Dr. Cola K. Newsome...
Yesterday, I posted the plaque dedicating the Evansville Community Center that was later re-named the C.K. Newsome Community Center after Dr. Newsome. While I was at the center taking the plaque photo, I took the below photo of Dr. Newsome that is up very high toward the top of the ceiling. It is a very nice painting. I could not read the name of the artist. I knew a little about him, but wanted to learn more.
I found a great news interview of Dr. Newsome concerning Civil Rights in Evansville entitled "We're Still Outside" published in the Evansville Press 01 Mar 1969 that impressed me. Here is a condensed version of his obituary & a news article about his death.
Dr. Cola K. Newsome, civic leader, died on 27 Apr 1982 at the age of 55. He was the first black to serve on the Evansville-Vanderburgh School Board. Mayor Frank McDonald, Sr. appointed Dr. Newsome to the board in 1964 serving through 1971. During his tenure, he had been instrumental in the early planning for desegregation of the county's public schools. "With his many civic activities, Dr. Newsome maintained an active medical practice and for a number of years was the only black physician in Evansville. He and his wife, Gerdine, a nurse, worked together in his clinic at 415 E. Mulberry with a goal of introducing comprehensive and preventative health care for poor people in the neighborhood." Evansville Press (27 Apr 1982).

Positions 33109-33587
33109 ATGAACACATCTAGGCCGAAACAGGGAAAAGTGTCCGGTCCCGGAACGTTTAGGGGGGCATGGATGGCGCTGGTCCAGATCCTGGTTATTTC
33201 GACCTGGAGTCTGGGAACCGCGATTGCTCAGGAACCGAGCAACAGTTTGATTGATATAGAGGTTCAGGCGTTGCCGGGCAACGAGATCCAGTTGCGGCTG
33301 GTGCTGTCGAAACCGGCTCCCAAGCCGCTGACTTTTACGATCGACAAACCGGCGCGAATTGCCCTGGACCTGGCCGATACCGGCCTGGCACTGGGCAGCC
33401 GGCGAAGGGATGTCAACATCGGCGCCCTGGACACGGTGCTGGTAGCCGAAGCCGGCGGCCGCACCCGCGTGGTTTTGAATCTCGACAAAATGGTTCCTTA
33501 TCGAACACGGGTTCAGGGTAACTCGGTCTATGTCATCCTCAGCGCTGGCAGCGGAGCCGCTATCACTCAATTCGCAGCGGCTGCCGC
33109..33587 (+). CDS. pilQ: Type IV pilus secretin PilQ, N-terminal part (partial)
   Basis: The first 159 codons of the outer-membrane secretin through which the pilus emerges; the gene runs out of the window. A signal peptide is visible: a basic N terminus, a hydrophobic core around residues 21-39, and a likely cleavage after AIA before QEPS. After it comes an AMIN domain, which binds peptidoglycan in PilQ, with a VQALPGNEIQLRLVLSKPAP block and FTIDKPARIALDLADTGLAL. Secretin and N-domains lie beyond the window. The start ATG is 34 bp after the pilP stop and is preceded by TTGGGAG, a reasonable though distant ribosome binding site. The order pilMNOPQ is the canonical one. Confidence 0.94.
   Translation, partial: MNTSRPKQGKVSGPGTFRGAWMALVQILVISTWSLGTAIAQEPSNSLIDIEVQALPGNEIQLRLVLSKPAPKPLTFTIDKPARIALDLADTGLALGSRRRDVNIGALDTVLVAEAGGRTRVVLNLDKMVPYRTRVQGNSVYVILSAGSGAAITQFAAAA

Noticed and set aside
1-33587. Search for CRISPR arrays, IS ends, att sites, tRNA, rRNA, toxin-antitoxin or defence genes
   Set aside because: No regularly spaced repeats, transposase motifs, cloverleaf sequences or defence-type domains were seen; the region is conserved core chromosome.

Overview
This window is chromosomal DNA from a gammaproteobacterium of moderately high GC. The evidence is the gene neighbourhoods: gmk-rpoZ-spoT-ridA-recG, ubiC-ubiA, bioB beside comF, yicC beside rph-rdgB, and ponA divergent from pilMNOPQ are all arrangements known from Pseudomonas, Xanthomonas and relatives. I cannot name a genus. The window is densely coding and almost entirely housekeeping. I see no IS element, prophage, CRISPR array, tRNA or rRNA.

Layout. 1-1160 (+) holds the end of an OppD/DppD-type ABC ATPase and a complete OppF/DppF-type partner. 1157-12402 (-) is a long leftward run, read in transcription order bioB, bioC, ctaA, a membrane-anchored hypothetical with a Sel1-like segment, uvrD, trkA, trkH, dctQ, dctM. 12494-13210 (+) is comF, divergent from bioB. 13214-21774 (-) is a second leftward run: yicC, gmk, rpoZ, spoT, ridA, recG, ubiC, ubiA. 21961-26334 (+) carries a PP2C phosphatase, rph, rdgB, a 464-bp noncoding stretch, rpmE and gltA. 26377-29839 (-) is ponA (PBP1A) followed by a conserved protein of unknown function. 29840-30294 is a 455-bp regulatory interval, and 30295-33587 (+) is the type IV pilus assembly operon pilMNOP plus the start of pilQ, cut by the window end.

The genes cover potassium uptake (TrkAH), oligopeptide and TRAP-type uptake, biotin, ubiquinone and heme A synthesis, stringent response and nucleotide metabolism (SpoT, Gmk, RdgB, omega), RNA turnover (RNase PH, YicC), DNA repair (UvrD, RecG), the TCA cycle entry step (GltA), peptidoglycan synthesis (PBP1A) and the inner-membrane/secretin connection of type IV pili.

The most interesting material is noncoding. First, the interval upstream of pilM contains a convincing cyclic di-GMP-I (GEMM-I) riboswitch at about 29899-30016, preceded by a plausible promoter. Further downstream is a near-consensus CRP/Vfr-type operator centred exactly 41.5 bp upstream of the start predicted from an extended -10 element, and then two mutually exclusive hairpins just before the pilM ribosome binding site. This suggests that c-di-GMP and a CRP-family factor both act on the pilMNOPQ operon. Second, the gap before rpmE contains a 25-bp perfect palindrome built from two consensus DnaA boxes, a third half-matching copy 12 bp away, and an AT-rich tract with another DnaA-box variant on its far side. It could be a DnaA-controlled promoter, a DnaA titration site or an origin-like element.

A native of North Carolina and veteran of World War II, Dr. Newsome came to Evansville in 1957 after graduating from Meharry Medical College in Nashville, TN. He received his bachelor's degree with honors from West Virginia State College in 1949 and his master's degree in 1952. His most recent project was as President of Beneficial Development Corp. - a group of black business entrepreneurs working to develop a neighborhood shopping center & housing in the inner-city area. Ira Neal a friend and partner in this venture said that Dr. Newsome was first & foremost a dedicated physician and a super person. He had a reputation as generally quiet and soft-spoken, but made his views known when called for.
He served on numerous other public boards, including boards of the Evansville Housing Authority, the Public Recreation Commission and the Southwestern Indiana Mental Health Center. He was a lay leader at New Hope Baptist Church. He was survived by his wife & five children.
- Photo Taken & submitted by JGWest. Article compiled by JGWest.